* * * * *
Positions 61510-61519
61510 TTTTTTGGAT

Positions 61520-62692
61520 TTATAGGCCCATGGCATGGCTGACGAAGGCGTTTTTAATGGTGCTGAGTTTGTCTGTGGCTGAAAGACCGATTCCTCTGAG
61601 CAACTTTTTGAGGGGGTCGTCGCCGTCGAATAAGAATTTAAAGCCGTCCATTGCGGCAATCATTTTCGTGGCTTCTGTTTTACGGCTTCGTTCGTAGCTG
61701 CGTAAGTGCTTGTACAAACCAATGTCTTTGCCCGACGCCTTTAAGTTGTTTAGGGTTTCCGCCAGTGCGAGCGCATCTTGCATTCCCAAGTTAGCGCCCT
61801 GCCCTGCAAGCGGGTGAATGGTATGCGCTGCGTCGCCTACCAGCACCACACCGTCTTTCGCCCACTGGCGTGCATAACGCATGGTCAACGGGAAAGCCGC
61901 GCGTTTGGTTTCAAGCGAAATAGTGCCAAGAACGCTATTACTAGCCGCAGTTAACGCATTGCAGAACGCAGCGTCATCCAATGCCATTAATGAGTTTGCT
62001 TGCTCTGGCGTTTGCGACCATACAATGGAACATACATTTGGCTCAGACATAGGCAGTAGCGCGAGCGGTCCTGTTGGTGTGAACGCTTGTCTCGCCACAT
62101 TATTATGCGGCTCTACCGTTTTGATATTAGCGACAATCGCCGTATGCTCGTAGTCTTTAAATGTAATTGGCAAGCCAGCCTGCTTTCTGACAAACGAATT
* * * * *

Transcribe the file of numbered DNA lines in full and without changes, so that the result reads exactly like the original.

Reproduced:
Positions 61510-61519
61510 TTTTTTGGAT

Positions 61520-62692
61520 TTATAGGCCCATGGCATGGCTGACGAAGGCGTTTTTAATGGTGCTGAGTTTGTCTGTGGCTGAAAGACCGATTCCTCTGAG
61601 CAACTTTTTGAGGGGGTCGTCGCCGTCGAATAAGAATTTAAAGCCGTCCATTGCGGCAATCATTTTCGTGGCTTCTGTTTTACGGCTTCGTTCGTAGCTG
61701 CGTAAGTGCTTGTACAAACCAATGTCTTTGCCCGACGCCTTTAAGTTGTTTAGGGTTTCCGCCAGTGCGAGCGCATCTTGCATTCCCAAGTTAGCGCCCT
61801 GCCCTGCAAGCGGGTGAATGGTATGCGCTGCGTCGCCTACCAGCACCACACCGTCTTTCGCCCACTGGCGTGCATAACGCATGGTCAACGGGAAAGCCGC
61901 GCGTTTGGTTTCAAGCGAAATAGTGCCAAGAACGCTATTACTAGCCGCAGTTAACGCATTGCAGAACGCAGCGTCATCCAATGCCATTAATGAGTTTGCT
62001 TGCTCTGGCGTTTGCGACCATACAATGGAACATACATTTGGCTCAGACATAGGCAGTAGCGCGAGCGGTCCTGTTGGTGTGAACGCTTGTCTCGCCACAT
62101 TATTATGCGGCTCTACCGTTTTGATATTAGCGACAATCGCCGTATGCTCGTAGTCTTTAAATGTAATTGGCAAGCCAGCCTGCTTTCTGACAAACGAATT